I asked James about his own ability to hang on. Why live if living is so painful? Why agree to be tortured every minute of every day with a torture that, in most cases, is not fatal but feels fatal? What helped him resist death’s peaceful release?

He was torn regarding his response. He said his reason changes over time and with different circumstances. But this is still his secret weapon as he continues to be isolated from the world, trapped in the dark, in his bed:

“Find something you care about more than your own suffering.”

He is certain that anyone who focuses solely on their suffering will be vulnerable to end their life. It’s too much to bear. He feels that the concept of caring about something more than you care how badly you’re suffering is the key.


He shared why people want to die, why they need to die.

I had offered my own thoughts based on things he had said when he was at his worst, trapped in complete isolation. I had assumed it was the level of his isolation, far beyond what other severe illnesses require, in addition to pain and suffering which no drug or treatment effectively relieves.

For more than a year he could not endure hearing and processing my words.

When he was able to lift a plastic fork, my presence in his room for more than the moment it took to drop off his food caused pain in his brain – just my presence.

Any sound at all – even in the kitchen two rooms away – hurt him through foam earplugs and Bose noise-cancelling headphones.

For any light at all above his red-hued Phillip’s smart bulbs at 10%, his eye mask went on so I could silently do anything in his room, clean or toilet him in the bed.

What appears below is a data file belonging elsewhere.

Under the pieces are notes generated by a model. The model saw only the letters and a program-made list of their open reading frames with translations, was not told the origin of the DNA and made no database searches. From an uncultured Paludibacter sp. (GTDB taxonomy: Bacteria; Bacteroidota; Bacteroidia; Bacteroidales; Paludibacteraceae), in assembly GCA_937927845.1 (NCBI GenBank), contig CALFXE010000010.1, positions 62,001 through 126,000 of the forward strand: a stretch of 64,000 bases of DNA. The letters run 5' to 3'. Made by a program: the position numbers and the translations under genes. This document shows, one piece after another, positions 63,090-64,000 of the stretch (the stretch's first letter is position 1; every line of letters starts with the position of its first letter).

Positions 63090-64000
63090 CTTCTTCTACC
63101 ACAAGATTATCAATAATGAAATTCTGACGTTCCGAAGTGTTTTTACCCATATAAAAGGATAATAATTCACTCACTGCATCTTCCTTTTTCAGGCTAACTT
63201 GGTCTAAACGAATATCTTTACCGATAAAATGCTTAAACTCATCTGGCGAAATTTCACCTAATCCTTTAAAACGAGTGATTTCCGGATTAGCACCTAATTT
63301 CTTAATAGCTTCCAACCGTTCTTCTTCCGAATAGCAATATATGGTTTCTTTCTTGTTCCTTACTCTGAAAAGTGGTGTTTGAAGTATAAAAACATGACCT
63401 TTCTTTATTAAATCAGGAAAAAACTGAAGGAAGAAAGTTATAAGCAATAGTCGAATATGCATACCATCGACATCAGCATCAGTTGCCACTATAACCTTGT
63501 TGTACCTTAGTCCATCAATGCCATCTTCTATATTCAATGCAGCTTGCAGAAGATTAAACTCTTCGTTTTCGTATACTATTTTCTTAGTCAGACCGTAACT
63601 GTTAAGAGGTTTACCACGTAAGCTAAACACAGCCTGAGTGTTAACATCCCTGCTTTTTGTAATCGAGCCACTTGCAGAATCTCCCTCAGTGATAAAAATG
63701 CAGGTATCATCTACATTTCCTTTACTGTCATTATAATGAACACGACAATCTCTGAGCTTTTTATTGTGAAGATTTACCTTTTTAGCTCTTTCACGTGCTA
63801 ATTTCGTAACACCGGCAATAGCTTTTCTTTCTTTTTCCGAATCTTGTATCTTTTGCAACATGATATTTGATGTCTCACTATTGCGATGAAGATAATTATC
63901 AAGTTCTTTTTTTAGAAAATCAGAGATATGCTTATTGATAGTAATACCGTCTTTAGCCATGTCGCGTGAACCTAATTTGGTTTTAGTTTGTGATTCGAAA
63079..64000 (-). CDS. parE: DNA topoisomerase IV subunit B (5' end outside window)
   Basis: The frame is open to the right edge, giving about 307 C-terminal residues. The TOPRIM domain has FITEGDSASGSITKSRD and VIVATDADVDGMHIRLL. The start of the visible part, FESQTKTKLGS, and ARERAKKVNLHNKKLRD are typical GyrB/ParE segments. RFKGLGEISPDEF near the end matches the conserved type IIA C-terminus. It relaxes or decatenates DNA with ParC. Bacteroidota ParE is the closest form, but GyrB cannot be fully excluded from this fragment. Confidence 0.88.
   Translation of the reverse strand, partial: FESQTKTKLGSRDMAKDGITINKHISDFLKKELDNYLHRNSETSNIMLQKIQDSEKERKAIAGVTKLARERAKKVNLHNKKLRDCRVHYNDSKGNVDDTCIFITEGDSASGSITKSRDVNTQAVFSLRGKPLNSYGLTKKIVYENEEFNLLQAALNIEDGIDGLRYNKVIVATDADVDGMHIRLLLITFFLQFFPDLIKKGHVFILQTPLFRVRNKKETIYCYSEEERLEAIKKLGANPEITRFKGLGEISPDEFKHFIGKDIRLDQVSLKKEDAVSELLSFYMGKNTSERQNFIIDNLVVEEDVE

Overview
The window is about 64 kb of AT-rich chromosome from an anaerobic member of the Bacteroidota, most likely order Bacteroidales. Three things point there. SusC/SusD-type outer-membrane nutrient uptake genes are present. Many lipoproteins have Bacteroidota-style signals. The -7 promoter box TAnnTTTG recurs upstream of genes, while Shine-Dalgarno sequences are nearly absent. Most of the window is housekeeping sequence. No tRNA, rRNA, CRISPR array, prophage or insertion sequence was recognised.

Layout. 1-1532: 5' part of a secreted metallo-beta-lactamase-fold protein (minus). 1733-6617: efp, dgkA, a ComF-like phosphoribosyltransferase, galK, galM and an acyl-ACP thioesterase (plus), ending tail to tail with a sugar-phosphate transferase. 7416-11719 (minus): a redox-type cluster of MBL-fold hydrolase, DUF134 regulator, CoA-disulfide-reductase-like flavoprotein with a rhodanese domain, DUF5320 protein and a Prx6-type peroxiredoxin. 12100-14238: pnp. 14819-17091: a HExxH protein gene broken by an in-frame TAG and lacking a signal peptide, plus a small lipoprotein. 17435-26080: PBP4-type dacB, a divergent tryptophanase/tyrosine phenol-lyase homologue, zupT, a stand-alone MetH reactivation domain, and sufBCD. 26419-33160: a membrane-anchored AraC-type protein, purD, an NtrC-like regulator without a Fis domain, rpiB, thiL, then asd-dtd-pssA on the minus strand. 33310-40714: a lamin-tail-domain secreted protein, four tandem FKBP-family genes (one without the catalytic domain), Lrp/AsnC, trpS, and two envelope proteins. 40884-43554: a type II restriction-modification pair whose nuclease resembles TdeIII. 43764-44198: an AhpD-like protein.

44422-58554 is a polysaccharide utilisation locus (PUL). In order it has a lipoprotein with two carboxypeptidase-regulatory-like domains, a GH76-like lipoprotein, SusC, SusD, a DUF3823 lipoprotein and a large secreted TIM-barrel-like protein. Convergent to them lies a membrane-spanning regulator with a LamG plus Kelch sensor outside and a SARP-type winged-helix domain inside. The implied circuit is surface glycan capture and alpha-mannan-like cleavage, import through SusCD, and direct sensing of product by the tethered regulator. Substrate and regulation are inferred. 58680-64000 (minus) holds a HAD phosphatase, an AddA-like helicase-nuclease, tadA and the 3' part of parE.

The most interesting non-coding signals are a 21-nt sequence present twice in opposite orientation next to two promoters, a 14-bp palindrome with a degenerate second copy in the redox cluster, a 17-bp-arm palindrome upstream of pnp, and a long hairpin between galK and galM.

He could not watch TV, listen to music, or look at more than a couple of lines of text.

Forced isolation from any normal existence or interaction with humanity goes beyond any illness anyone I know has ever encountered. It most closely resembles torture. And it lasted for more than a year.

I thought this combination of extreme isolation with severe pain and suffering was the catalyst for his daily request to “please let me die.” And he did ask to die several times a day for a very long while. But I was wrong.

It was not that torture, but the fact that there is no cure… and he could still get worse.

There are many fatal diseases with no cure. But those are diseases that the world understands, empathizes with, and validates with medical and emotional support. ME is unique. It’s rarely recognized until it’s too late to stall its progress, and then it can become fatal, but that is also rare. Most ME deaths are suicide, second in line is medical neglect—which rarely happens with any other disease.

There is no effective treatment for symptoms that cause the most suffering. Nothing has successfully relieved the pain in his brain when exposed to noise or light. Nothing enabled him to have a conversation, to connect with the world, even with me, since I could not converse, only receive that one-way conversation of needs, complaints, and requests to die.

He imagined extreme isolation for years to come. He, very realistically, considered the never-ending nature of his suffering, more than the suffering itself. Days became weeks, weeks became months, and still, a year later, nothing had helped.

“You can endure anything for 24 hours,” he said.

But having been wrong about, “It can’t get worse than this,” over and over again for the past several years, we’d all learned that it can get much worse.


There are those who cannot eat at all and live on feeding tubes. Others who must lay flat, can only incline their bed 15 degrees for a very short period, but no higher. There are those who cannot speak at all, in addition to not tolerating listening.

James pictures a waking coma. A state where he is totally incapacitated, unable to communicate, but suffering the same extreme, unimaginable pain with no way to tell anyone to stop talking, turn off that light, don’t touch him. All those things that make the pain unbearable, “like wind on a body with no skin,” would make life continual torture and he’d have no way to communicate about it, nor the ability to end his own suffering then.